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Confit duck

Confit duck

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(3 ratings)

Prep: 15 mins Cook: 2 hrs, 30 mins Plus marinating

Easy

Serves 6
Use this in a cassoulet, or simply on its own, with sautéed potatoes and seasonal veg

Nutrition and extra info

Nutrition:

  • kcal-
  • fat-
  • saturates-
  • carbs-
  • sugars-
  • fibre-
  • protein-
  • salt-
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Ingredients

  • 6 cumin seeds
  • 12 coriander seeds

    Coriander seed

    kor-ee-and-er seed

    The small, creamy brown seeds of the coriander plant give dishes a warm, aromatic and slightly…

  • 3 juniper berries
  • 50g flaky sea salt
  • 6 duck leg and thigh joints
  • 1 small bunch thyme

    Thyme

    This popular herb grows in Europe, especially the Mediterranean, and is a member of the mint…

  • 1 rosemary branch

    Rosemary

    rose-mar-ee

    Rosemary's intense, fragrant aroma has traditionally been paired with lamb, chicken and game…

  • 1 unpeeled garlic clove, sliced, plus 1 whole garlic bulb, halved
  • about 500g goose or duck fat, or enough to totally submerge the duck legs

    Duck

    duk

    Rich and full of flavour, duck meat is extremely nutritious, with high levels of protein, B…

  • 2 bay leaves
  • 1 tsp black peppercorns

Method

  1. The day before cooking, put the cumin and coriander seeds in a dry pan and toast until they are slightly coloured and aromatic. Remove to a board and crush them with the blade of a knife. Crush the juniper berries and mix with the spices and the salt. Rub the mixture over the duck, scatter with thyme, rosemary and sliced garlic and chill for 24 hrs, turning two or three times as they marinate.

  2. Next day, heat oven to 150C/130C fan/ gas 2. Wipe the duck with kitchen paper and pat dry, but don’t wash off the marinade. (The salt extracts the water from the meat cells, which will be reinflated with fat as the duck cooks gently. If you wash it, you will simply reinflate the cells with water.)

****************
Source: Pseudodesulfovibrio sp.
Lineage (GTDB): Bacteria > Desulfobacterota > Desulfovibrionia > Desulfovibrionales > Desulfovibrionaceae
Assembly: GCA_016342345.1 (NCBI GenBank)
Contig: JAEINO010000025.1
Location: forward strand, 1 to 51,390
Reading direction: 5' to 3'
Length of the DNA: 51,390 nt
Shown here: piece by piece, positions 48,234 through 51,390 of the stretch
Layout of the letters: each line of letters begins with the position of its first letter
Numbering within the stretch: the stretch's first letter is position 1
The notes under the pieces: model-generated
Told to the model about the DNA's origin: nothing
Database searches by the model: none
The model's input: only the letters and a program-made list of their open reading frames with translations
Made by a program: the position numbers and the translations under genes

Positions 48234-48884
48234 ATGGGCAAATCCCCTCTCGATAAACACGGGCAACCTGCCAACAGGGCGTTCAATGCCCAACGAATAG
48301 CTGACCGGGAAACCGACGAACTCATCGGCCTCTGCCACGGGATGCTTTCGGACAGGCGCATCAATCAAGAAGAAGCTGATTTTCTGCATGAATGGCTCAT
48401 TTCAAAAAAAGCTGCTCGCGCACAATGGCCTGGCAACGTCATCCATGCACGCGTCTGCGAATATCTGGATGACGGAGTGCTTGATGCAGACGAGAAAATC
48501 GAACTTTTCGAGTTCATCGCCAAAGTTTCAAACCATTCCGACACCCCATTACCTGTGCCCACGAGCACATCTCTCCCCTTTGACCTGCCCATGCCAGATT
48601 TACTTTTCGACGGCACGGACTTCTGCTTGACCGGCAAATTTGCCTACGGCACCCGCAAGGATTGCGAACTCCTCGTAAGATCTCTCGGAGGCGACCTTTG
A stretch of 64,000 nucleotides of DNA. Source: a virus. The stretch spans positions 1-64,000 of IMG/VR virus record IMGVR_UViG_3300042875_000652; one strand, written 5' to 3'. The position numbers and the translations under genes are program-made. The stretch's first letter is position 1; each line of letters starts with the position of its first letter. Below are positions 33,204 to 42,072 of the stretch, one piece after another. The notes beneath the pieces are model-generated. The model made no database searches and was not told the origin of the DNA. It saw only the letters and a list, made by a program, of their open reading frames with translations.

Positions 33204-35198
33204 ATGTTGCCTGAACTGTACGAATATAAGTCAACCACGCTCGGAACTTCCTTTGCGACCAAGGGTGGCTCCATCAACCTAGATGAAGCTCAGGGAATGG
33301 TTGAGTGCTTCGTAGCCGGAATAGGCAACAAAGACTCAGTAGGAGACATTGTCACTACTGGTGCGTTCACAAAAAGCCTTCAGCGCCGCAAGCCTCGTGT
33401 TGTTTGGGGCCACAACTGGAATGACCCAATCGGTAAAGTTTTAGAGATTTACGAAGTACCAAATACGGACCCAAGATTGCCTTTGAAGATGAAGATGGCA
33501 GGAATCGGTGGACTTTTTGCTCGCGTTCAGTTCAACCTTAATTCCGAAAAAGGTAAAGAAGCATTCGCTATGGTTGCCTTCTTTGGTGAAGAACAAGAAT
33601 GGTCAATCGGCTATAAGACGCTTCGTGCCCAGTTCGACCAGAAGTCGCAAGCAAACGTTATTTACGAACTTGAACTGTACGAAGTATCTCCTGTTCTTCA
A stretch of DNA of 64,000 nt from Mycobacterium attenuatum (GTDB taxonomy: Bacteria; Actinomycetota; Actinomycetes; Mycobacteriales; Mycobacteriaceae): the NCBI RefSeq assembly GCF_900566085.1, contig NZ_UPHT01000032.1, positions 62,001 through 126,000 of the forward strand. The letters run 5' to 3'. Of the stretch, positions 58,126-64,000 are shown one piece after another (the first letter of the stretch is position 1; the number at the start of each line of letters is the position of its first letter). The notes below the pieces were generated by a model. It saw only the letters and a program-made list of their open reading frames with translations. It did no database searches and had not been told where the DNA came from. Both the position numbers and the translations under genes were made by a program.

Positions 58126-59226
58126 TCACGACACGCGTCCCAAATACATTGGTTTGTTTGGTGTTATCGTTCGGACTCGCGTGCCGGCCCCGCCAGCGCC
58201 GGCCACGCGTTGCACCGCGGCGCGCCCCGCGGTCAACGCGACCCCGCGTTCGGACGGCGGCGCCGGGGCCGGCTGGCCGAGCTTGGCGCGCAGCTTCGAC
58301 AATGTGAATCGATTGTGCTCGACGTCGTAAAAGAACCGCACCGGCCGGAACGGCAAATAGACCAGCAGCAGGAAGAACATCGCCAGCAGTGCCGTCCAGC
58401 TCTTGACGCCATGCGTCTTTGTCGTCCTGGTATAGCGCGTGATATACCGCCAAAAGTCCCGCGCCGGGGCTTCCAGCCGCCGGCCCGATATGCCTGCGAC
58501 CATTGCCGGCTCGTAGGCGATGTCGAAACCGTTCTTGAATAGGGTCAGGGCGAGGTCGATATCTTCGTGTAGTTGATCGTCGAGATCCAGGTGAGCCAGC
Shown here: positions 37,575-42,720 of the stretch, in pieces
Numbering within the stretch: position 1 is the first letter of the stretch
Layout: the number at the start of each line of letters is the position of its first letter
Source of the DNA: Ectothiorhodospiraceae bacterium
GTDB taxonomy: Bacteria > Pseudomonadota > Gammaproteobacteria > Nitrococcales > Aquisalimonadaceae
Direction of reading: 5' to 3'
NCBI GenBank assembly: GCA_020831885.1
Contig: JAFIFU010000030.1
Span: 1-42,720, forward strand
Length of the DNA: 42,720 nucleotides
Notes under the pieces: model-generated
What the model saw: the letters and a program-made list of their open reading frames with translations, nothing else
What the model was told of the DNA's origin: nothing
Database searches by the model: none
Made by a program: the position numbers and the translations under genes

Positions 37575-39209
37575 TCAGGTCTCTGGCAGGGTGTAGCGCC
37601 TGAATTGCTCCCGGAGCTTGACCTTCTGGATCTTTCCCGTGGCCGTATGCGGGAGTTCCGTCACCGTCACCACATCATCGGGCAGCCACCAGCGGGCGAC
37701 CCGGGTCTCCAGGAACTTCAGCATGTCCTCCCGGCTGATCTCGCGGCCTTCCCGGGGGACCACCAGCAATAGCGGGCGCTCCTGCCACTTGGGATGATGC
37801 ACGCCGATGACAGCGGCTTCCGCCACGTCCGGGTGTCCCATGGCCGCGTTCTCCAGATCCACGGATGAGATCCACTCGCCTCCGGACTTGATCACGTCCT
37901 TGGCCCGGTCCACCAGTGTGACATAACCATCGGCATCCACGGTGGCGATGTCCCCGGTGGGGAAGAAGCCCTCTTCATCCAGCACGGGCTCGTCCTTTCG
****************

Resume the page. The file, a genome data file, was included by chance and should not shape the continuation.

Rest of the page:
3. Put the duck in a cast-iron casserole and cover with the goose fat or duck fat. Add the bay leaves and peppercorns and cook for about 2½ hrs, or until the meat is almost falling away from the bone. You can store the duck very simply by placing it in a pudding bowl, covering it with the fat and keeping it in the fridge: as long as it stays covered with fat it will last for weeks.

  4. To cook, remove the confit duck legs from their fat. Put an ovenproof frying pan on the stove until it is hot. Add the duck legs, skin-side down, and cook for 4 mins. Turn the legs and transfer the pan to the oven for 30 mins, until crisp.

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Comments (22)

exmothian's picture

Raymond Blanc recommends rinsing the legs to get rid of excess salt so I think I'll follow his example ... I suspect he knows what he's talking about!!

exmothian's picture

I've looked at other sets of instructions , and Raymond Blanc recommends rinsing the marinade off and drying the legs off, so I'm going to try this too, I don't want the outcome to be salty!

helennaisbo's picture

Far too salty!! What a shame. My partner made this for is at the weekend and tho the flavour of the duck was nice it was almost inedible due to the over powering saltiness. Off to find a better recipe.

gail-jones's picture
5

Great recipe. I don't like recipes where there are comments about 'use a wooden spoon' or a 'non-reactive bowl' or such without explanation. This recipe tells you why you are not rinsing your bird and it all makes sense.
Great results and one can mix and match associated ingredients once one understands the basics of the dish. Absolutely great!

nmise's picture